Clot-Blocking Drug Combats Severe Heart Attacks

Plavix keeps arteries open, improves survival rates, studies find

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HealthDay Reporter

WEDNESDAY, March 9, 2005 (HealthDay News) -- Adding the clot-preventing drug Plavix to the treatment of people with severe heart attacks helps reopen their clogged arteries and saves lives.

That's the finding of two studies presented Wednesday at the American College of Cardiology's annual scientific sessions in Orlando, Fla.

Plavix reduces clotting by preventing the blood cells called platelets from clumping together. It's now used to prevent artery blockage in people at high risk of heart attacks and those who undergo the artery-opening procedure called angioplasty.

A U.S. study of nearly 3,500 people treated in the first hours after a heart attack showed that those who got Plavix in addition to a clot-dissolving drug and aspirin -- the current standard treatment -- were 36 percent less likely to die or to have another heart attack, reported Dr. Marc S. Sabatine, an associate physician at Brigham and Women's Hospital in Boston, and a leader of the study.

"This treatment applies to patients coming in with the most severe form of heart attack, where the artery is completely blocked," Sabatine said. "There are about a million heart attacks in the United Stats every year, and about a third of them are the severe kind, where the artery needs to be reopened immediately."

The study will be published in the March 24 issue of the New England Journal of Medicine.

One weakness of the trial is that it was not large enough to show that Plavix treatment improves long-term survival, said Dr. Richard A. Lange, chief of clinical cardiology at the Johns Hopkins School of Medicine and co-author of an accompanying editorial in the journal.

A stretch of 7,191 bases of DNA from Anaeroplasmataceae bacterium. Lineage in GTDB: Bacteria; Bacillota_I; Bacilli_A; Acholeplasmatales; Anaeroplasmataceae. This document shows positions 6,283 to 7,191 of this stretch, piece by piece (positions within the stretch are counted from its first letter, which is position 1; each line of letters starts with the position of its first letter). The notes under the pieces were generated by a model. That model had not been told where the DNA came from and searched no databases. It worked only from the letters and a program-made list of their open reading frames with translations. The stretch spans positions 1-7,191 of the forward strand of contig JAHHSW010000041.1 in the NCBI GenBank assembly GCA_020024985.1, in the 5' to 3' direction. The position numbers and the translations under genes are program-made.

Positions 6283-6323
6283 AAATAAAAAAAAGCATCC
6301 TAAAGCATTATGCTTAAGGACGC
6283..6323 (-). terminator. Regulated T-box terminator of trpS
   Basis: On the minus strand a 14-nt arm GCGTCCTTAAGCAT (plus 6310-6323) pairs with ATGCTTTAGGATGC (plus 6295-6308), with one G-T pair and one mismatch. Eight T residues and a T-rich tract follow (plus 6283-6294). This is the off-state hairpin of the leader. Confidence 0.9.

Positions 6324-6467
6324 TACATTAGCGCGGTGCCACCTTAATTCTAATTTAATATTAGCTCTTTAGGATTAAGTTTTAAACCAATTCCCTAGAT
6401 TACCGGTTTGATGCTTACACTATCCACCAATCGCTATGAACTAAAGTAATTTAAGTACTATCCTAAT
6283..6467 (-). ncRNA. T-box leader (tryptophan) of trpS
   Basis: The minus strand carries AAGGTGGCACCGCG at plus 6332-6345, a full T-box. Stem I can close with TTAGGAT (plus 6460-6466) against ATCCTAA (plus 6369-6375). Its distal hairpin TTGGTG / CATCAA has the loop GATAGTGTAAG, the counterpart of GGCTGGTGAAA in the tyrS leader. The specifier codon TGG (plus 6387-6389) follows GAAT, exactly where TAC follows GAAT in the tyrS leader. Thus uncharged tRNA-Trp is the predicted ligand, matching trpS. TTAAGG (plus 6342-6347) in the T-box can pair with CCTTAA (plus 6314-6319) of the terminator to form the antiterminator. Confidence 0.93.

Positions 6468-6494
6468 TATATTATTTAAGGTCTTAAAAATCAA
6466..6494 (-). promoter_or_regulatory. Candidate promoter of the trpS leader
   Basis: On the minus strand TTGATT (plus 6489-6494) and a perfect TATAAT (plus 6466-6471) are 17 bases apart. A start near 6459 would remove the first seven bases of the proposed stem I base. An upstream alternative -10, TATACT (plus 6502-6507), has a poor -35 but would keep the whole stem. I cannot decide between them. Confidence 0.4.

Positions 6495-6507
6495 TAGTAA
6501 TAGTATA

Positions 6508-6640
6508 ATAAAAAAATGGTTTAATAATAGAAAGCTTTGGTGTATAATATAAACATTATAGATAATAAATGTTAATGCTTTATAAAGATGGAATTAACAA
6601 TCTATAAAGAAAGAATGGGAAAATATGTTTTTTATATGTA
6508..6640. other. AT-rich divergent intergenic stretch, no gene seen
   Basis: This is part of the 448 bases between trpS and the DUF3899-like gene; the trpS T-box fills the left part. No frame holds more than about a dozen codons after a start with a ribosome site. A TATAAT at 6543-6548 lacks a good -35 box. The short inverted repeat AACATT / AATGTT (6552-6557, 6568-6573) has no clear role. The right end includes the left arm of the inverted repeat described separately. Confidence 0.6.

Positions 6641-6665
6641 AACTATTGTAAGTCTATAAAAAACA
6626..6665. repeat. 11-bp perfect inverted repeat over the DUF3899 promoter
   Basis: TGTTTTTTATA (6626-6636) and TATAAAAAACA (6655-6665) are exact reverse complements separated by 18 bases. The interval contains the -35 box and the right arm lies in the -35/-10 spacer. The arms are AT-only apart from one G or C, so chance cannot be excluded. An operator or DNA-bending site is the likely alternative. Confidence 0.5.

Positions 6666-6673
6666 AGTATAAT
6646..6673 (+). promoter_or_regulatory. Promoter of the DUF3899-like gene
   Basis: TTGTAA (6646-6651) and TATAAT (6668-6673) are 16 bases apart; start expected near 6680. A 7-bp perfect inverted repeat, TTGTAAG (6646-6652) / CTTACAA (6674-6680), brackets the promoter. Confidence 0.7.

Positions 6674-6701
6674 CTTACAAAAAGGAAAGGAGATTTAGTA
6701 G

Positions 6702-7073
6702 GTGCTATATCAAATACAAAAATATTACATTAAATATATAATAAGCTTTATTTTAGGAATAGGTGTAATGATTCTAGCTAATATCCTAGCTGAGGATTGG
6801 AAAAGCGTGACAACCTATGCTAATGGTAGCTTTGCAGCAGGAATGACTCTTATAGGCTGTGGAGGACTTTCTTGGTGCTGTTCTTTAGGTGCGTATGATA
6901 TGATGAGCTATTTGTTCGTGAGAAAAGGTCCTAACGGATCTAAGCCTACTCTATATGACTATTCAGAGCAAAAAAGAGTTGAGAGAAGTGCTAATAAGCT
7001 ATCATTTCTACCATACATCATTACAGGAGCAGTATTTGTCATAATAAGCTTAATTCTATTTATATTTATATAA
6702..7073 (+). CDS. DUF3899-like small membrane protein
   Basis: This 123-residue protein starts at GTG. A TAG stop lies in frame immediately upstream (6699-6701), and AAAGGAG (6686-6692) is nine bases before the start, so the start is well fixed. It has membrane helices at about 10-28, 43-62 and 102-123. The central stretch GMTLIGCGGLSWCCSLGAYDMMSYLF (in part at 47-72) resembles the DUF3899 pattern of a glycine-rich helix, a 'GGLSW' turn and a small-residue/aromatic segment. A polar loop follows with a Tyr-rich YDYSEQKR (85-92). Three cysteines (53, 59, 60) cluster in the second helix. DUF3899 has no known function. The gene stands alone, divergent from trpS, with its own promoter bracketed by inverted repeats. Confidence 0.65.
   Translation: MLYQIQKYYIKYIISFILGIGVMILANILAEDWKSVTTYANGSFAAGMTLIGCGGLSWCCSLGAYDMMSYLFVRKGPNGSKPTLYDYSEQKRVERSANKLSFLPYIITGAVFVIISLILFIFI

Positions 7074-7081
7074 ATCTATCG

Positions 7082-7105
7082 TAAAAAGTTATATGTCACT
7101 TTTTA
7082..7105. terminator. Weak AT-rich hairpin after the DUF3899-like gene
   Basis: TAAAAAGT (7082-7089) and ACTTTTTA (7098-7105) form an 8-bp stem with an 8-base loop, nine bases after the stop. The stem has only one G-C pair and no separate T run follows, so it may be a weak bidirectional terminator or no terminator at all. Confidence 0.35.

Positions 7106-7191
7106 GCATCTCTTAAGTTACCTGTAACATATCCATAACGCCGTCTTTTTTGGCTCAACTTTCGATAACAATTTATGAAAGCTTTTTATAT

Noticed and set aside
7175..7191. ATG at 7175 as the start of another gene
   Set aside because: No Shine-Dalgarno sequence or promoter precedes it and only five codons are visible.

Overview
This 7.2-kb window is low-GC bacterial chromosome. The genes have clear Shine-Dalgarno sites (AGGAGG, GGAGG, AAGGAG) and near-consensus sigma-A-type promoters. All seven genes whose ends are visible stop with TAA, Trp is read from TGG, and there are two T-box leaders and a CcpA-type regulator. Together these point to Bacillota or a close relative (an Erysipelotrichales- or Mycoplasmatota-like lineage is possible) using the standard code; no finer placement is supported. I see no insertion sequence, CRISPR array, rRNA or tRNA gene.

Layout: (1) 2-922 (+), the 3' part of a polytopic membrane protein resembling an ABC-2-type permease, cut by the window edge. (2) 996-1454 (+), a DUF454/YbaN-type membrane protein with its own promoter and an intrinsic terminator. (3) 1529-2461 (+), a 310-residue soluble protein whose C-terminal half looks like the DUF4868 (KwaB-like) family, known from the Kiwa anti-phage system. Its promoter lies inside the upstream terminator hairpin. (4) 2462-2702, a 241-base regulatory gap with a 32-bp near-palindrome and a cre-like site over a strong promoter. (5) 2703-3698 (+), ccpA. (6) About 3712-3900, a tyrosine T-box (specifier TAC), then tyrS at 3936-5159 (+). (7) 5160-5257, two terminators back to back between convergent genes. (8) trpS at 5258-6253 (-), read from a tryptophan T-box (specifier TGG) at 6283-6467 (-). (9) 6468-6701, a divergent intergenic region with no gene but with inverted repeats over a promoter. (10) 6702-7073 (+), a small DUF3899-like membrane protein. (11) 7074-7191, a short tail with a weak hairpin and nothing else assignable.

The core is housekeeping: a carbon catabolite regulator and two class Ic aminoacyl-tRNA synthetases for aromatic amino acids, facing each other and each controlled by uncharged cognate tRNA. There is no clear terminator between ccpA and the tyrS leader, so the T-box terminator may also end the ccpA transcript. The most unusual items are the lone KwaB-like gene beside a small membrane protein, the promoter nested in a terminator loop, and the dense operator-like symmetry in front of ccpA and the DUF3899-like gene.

"It would take a trial with tens of thousands of patients to do that," Lange said. Nevertheless, he added, "their [the researchers'] numbers are good enough to justify its use. If you can prevent additional heart attacks, you can prevent deaths."

The second study, done in China as a joint Chinese-British effort, fills that gap, Sabatine said. It included nearly 46,000 heart attack patients treated at 1,250 hospitals. The usual practice in China is to give only aspirin to such patients, because clot-dissolving drugs are too expensive. Adding Plavix to aspirin reduced the death rate by 7 percent, said Dr. Zhengming Chen, of Oxford University in England, and a study leader.

"That large trial was designed to answer the mortality question," Sabatine said. "They do show a significant decline in mortality. This is the first time in a decade when we have a new drug for the treatment of heart attacks."

The Chinese study is especially significant for less wealthy countries, Lange said. "Plavix is not so expensive," he said. "It's not as good as giving a clot-busting medication, but more effective than giving aspirin alone."

Yet another study, this one done in Europe, showed a different benefit of Plavix. Doubling the usual dose of the drug given before angioplasty reduced the incidence of heart attacks, the need for more artery-opening procedures, and deaths, Dr. Germano Di Sciascio, professor and chairman of cardiology at Campus Biomedico University of Rome, reported at the conference on Sunday.

The trial included 255 people who underwent angioplasty. Only 4 percent of those given 600 milligrams of Plavix, double the standard dose, had a heart attack or other cardiac problem within 30 days, compared to 12 percent of those given the usual 300 milligrams, Di Sciascio said.

Another report, presented Sunday at the conference, found that St. John's wort, a medicinal herb with clot-preventing activity, appears to amplify the action of Plavix. That could raise a patient's risk for bleeding, the researchers warn.

A trial involving six people, selected because they had below-normal responses to Plavix, found that daily doses of St. John's wort given for three weeks doubled the clot-preventing activity of Plavix, researchers at the University of Michigan Cardiovascular Center reported.

They are planning a larger study to confirm the finding, but in the meantime advise patients to be candid with their doctors about any herbals they might be taking, since potentially harmful herbal-drug interactions can occur.

More information

The National Library of Medicine has more on Plavix, whose generic name is clopidogrel.

SOURCES: Marc S. Sabatine, M.D., associate physician, Brigham and Women's Hospital, Boston; Richard A. Lange, chief of clinical cardiology, Johns Hopkins School of Medicine, Baltimore; March 24, 2005, New England Journal of Medicine; March 6 and March 8, 2005, presentations, American College of Cardiology annual scientific sessions, Orlando, Fla.

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